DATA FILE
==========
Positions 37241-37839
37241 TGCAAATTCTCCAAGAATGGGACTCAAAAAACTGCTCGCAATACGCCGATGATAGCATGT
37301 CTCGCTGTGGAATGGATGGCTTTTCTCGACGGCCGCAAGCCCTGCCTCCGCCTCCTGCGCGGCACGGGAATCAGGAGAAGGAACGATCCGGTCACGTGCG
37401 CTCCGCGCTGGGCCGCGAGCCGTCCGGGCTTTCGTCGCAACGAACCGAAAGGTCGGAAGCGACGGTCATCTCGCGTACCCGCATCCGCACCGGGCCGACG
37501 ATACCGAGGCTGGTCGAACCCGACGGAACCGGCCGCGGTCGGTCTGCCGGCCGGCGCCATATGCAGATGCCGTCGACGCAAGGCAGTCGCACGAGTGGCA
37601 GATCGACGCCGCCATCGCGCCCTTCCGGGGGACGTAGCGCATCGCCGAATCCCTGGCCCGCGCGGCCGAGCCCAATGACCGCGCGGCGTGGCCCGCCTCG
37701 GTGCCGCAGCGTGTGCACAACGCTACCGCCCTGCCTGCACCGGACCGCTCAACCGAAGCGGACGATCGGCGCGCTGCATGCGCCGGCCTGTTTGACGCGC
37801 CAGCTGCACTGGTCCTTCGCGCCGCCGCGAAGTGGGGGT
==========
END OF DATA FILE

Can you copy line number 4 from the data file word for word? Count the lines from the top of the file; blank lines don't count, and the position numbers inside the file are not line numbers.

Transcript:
37401 CTCCGCGCTGGGCCGCGAGCCGTCCGGGCTTTCGTCGCAACGAACCGAAAGGTCGGAAGCGACGGTCATCTCGCGTACCCGCATCCGCACCGGGCCGACG